Smoke from the Waldo Canyon fire, which pushed into Colorado Springs on June 26, photographed from the Air Force Academy grounds shortly before the Colorado Wing Encampment was forced to evacuate.
Photo by Cadet Staff Sgt. Alyssa Letts, Colorado Wing
COLORADO – The Colorado Wing has been assigned to provide the Federal Emergency Management Agency with aerial photographs of the historic Waldo Canyon and High Park fires and two smaller fires burning in western Colorado.
The wing is also continuing its fire watch flights for Douglas County, immediately north of El Paso County, where the Waldo Canyon fire is burning.
The wing has been conducting two flights a day since June 22, one from 1 p.m.-4 p.m. and the other from 4 p.m.-7 p.m., said Lt. Col. Mike McDonald, incident commander for the mission, which also includes ground support at the Donations and Collections Center for those affected by the High Park fire in Larimer County.
“With fires breaking out all over Colorado, Douglas County took a proactive approach by asking Civil Air Patrol to fly fire watch,” McDonald said.
The northern edge of Douglas County is high-density suburban and forms the southern edge of the Denver metropolitan area. About two-thirds of the county is rural, with large ranches in the east and the foothills of the Rockies and Pike National Forest in the west.
The CAP missions are being flown over the rural areas with fire concerns both in the forest and the grass lands.
“Thunderstorms form over the mountains in the afternoon and move eastward,” McDonald said. “Due to the severely dry conditions, lightning from these storms is a major concern for starting fires.”
During the first weekend the wing flew, aircrews reported three fires – not only the Waldo Canyon Fire but also a 400-acre grass fire and a fire in the mountains.
“The aircrew was the first emergency response crew on scene of this fire,” McDonald said. “The crew was asked to remain on station while ground and air fire resources responded and during their initial attack on the fire.”
Since then, he said, no new fires have been spotted, but the crews have kept watch on the Waldo Canyon fire as it moves northward toward Douglas County. Fortunately, the fire hasn’t been advancing very rapidly, if at all, in recent days, he said.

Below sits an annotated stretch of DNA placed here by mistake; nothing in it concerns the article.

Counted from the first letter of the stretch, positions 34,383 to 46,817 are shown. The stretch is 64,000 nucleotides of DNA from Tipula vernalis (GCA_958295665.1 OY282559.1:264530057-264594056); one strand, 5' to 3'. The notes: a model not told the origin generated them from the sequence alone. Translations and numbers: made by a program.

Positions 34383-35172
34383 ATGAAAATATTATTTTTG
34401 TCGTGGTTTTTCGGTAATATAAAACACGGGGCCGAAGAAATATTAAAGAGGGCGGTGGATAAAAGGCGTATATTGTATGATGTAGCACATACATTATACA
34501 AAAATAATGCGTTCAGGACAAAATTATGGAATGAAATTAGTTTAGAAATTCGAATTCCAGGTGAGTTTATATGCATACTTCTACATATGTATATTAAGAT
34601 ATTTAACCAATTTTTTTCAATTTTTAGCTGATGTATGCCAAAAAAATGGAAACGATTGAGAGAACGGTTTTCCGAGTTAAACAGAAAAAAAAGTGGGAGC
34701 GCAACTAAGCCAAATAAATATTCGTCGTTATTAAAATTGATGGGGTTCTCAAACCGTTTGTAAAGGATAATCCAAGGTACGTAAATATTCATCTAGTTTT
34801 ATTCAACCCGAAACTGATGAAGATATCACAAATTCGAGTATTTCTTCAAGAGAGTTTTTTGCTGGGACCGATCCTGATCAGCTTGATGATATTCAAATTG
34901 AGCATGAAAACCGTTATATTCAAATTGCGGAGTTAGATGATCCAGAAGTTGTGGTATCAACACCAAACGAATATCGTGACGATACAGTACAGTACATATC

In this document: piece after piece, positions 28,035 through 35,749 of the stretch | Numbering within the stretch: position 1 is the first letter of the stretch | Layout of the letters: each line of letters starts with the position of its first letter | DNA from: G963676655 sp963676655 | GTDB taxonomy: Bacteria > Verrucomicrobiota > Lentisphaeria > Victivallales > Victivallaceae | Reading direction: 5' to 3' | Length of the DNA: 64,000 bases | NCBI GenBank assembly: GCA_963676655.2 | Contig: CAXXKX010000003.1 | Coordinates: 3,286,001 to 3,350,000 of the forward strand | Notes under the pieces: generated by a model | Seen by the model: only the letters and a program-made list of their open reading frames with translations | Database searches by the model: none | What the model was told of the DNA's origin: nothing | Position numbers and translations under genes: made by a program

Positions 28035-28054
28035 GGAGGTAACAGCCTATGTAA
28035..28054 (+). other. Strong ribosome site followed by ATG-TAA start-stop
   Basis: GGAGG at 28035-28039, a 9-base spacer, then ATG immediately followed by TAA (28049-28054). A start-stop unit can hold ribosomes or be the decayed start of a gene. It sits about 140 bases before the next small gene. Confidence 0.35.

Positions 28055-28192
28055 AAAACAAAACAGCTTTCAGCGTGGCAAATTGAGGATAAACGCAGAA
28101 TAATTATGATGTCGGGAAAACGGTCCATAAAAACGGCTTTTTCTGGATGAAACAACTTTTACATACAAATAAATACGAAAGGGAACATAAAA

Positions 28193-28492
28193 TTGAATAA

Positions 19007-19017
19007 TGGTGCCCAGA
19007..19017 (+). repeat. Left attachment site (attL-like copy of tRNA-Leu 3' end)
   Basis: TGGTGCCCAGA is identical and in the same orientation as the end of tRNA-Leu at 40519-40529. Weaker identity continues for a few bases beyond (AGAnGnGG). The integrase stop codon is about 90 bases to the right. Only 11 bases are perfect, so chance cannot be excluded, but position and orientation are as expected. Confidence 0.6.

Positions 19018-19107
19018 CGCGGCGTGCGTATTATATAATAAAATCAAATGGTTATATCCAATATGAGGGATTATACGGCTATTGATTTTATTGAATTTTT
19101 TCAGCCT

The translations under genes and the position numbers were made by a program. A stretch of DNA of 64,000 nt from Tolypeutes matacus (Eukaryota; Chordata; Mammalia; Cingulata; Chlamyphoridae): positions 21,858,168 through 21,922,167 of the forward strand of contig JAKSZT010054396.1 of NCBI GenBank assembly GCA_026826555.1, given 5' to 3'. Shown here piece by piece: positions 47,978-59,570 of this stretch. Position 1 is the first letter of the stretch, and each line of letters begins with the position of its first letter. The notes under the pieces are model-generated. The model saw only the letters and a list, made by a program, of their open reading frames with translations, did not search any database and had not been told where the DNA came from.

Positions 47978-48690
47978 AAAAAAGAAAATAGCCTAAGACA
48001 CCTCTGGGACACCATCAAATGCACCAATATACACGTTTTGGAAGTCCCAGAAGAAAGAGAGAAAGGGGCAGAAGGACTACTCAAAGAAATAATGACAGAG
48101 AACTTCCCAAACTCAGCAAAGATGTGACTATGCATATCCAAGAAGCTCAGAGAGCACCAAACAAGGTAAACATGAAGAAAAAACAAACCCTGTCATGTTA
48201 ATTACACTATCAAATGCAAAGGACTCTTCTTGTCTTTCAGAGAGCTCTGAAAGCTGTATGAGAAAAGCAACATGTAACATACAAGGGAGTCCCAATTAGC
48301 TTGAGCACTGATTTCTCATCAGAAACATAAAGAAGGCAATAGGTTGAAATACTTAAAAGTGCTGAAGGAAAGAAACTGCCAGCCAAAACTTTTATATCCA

In Larimer County, the High Park fire began in early June as the second major fire of the early fire season. It has since become the second largest fire, in area, in Colorado history.
Members began assisting at the donations center June 18 as part of a mission that ended last night. After members of the public brought donations of household goods and clothing to the center, members helped unload vehicles, handled walk-in donations and sorted the items. They also helped distribute the donations to those affected by the fire.
As of yesterday, 227 members had signed in – since many worked multiple days, the actual number of participants was smaller – and volunteered a total of 1,768 hours at the center. On average, 20 CAP members a day helped out, some for a couple of hours, others for up to 12 hours.
Last week the wing’s commander, Col. Earl Sherwin, sent this message to the wing:
During an emotional debrief last night, Cathy Kissner, head of Donations Management (Adventist Community Services), said how much we all meant to the public we serve. Without going too far into details, she explained that we literally saved a family yesterday.
This family had been living in their vehicle after losing everything. They had become desperate, not realizing there was help available. The family’s desperation was relieved.
“We have touched many, many lives since our mission began. We’ve heard from the public their praise of our efforts. Their constant refrain is; ‘We all have to pull together.’ Thank you for helping us donate to the evacuees.”